Thursday, April 2, 2009

City Attorney Dennis Herrera Meets with BOMA San Francisco PAC and GAPAC Members

Susan Court, Chair of BOMA San Francisco GAPAC with City Attorney Dennis Herrera

City Attorney Dennis Herrera met with BOMA San Francisco's Political Action Committee (PAC) and Government and Public Affairs Committee (GAPAC) yesterday to discuss his office's accomplishments, the ever-changing environment in City Hall, his other concerns, and future plans. Here is a summary of the dialogue:

On the role of the City Attorney's Office:

The City Attorney's Office advises both the Mayor and the Board of Supervisors regarding proposed legislation and any potential legal problems they may cause for the City of San Francisco. The office also plays an important legal advisory role for all city departments.

On the accomplishments of the City Attorney's Office:

Stimulus Spending Task Force - Mr. Herrera established the City Attorney's Stimulus Spending Task Force recently to coordinate legal compliance by San Francisco departments, and guarantee maximum transparency, efficiency and accountability for City investments made possible by the federal government's recently enacted $787 billion economic stimulus package. In Mr. Herrera's view, the City Attorney's office is perfectly situated to provide this level of oversight.

Prop 8 Litigation/Marriage Equality - San Francisco and more than a dozen other local governments have sued in state Supreme Court to invalidate Proposition 8, the narrowly-passed measure that would deprive gay and lesbian Californians of their fundamental right to marry.

Gang Injunction Cases - In an effort to protect public safety in some of San Francisco's most violence-plagued neighborhoods, the City Attorney has obtained civil injunctions against notorious criminal street gangs.
On the changing environment in City Hall:

With massive budget deficits looming in the future, the current environment in San Francisco is a trying one. Indeed, the City's budget has ballooned from 2.5 billion to 6.5 billion in just 13 years--do we receive better services because of it? Not in Mr. Herrera's opinion.

So what can the City Attorney's office do to make San Francisco more business friendly? In other words, how can we create more jobs in San Francisco?

To help make this happen, Mr. Herrera convened a Contractor's Task Force in 2008 to review and simplify the City's contracting process. The recommendations of the task force are now being implemented by his office.

On City spending on CBOs and non-profit organizations:

The City spends $600 million a year on community benefit organizations (CBOs) and other non-profit groups. Mr. Herrera and former DPH Director Sandra Hernandez (now the President of the San Francisco Foundation) have set up a task force to study the CBO/non-profit contracts with the aim of creating a model format for tracking their progress and expenditures in a transparent, publicly-accessible way. Mr. Herrera said he wanted to be sure that the CBOs and non-profits were using the most efficient service delivery models possible.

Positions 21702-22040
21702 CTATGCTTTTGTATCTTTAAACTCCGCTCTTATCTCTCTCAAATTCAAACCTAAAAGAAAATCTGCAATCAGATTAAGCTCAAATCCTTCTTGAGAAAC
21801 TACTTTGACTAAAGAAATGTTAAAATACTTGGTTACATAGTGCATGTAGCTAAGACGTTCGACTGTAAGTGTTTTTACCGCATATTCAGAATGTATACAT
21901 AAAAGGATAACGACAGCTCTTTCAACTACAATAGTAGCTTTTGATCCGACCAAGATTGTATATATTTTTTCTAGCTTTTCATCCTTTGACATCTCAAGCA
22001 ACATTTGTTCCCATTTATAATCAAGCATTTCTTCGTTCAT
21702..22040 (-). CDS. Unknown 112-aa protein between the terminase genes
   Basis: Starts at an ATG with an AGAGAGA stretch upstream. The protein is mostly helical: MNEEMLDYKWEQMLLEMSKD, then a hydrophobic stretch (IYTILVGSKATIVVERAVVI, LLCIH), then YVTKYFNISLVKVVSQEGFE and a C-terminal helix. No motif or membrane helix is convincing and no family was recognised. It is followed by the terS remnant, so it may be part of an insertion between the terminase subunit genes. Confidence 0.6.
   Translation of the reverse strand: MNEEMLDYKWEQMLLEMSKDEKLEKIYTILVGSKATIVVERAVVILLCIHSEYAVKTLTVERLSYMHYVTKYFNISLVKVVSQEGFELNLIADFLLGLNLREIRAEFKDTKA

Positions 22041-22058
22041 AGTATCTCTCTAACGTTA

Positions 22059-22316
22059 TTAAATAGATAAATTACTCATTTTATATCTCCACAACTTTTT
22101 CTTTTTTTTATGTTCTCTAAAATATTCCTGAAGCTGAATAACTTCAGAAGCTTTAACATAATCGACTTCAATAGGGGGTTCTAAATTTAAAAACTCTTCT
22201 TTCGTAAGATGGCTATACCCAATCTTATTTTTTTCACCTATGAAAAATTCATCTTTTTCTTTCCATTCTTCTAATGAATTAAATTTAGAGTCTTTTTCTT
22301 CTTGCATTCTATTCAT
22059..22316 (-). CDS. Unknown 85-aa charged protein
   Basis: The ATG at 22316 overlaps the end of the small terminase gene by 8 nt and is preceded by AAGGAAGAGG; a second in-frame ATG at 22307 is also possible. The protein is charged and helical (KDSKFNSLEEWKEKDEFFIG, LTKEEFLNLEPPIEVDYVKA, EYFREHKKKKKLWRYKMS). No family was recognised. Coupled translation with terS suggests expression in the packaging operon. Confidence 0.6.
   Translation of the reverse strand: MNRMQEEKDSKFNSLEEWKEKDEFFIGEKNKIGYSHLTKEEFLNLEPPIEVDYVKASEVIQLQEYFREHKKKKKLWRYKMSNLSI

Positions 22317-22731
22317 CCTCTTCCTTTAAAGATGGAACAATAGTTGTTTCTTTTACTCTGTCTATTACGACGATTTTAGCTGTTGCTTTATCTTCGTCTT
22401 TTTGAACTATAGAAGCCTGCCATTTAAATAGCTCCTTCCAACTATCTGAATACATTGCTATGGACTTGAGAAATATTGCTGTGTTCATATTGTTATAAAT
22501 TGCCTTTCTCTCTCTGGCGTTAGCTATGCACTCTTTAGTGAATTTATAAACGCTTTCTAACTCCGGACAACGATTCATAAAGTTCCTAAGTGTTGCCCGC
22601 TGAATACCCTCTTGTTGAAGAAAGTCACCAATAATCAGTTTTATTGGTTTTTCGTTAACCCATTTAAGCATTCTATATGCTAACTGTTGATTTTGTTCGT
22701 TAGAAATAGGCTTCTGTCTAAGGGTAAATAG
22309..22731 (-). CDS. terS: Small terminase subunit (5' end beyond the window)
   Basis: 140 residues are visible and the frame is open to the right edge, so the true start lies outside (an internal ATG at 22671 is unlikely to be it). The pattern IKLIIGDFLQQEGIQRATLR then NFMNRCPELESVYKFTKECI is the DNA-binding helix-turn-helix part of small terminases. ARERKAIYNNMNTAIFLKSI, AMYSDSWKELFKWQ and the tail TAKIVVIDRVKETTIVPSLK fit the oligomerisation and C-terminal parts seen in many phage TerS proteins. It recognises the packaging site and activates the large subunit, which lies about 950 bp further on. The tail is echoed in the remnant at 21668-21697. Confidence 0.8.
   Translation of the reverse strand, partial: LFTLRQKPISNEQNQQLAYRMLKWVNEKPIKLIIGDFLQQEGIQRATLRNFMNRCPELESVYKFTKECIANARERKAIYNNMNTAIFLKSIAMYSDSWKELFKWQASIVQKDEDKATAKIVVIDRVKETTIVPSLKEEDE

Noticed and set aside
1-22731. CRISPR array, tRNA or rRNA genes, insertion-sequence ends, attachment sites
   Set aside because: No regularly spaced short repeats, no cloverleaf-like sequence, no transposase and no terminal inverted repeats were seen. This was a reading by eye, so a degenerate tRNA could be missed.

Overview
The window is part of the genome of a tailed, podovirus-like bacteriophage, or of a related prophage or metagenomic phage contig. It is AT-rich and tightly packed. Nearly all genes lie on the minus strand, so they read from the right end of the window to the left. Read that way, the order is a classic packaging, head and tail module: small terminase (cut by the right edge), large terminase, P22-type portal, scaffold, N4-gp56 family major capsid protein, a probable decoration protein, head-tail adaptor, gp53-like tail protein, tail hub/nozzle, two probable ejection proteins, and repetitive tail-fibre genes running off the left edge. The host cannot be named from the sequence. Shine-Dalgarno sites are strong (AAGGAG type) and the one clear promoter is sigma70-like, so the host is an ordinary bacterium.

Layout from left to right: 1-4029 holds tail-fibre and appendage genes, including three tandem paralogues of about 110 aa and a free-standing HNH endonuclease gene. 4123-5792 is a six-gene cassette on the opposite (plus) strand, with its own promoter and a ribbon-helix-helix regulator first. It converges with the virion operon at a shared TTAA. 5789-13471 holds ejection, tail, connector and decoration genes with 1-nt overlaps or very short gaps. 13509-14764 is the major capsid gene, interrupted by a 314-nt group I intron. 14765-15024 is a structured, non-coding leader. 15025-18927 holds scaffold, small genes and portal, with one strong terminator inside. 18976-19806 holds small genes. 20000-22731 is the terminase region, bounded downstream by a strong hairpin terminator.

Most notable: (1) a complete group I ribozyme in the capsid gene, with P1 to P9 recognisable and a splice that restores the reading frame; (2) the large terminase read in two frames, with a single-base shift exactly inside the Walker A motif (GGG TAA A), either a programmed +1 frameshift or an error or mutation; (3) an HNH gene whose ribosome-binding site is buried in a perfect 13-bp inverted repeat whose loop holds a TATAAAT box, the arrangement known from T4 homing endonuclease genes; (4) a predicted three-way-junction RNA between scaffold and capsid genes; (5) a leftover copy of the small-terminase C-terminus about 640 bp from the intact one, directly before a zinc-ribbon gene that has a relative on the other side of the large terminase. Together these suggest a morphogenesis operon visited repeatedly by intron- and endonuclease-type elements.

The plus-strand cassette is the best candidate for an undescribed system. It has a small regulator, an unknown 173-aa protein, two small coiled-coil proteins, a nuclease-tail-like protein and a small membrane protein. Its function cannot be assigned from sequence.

A report on this is currently being produced with input from the affected stakeholders that will address what structural reforms are needed.

On graffiti:

The City Attorney's office can prosecute offenders on the civil side of the law. If a case has merit then his office will pursue legal action against the offender. He supports tougher laws for graffiti vandalism.
On public safety:
Mr. Herrera said that public safety was a “big deal” to him, although he questioned the efficacy of the city’s security camera program. He did voice support for the Community Justice Center as a better way to deal with quality of life crimes.
On budget set-aside reform:
There are legal hurdles to set-aside reform, but Mr. Herrera suggests that it can be done. In his view, the City needs the budgetary flexibility to deal with deficits. As such, his office will work with the Board of Supervisors and the Mayor on this issue. Indeed, the City Attorney's office has assigned staff to review set-aside reform.

On cost-savings in the City Attorney's office:
Mr. Herrera said he is trying to run the City Attorney's office like a private law firm and has reduced his workforce accordingly (currently 185 attorneys). In fact, his office now provides city departments with monthly billings as opposed to year-end reconciliations which has reduced his office’s hard money costs by 50%, and made city departments more aware of their legal costs. Mr. Herrera has also formally institutionalized their internship program.

Mr. Herrera’s final comment to BOMA: The City Attorney’s office expresses its political priorities by the lawsuits it initiates. It does not make policy recommendations in its analyses of proposed city ordinances.

BOMA San Francisco thanks Dennis Herrera for this time and we look forward to working with him in the future.

No comments:

Post a Comment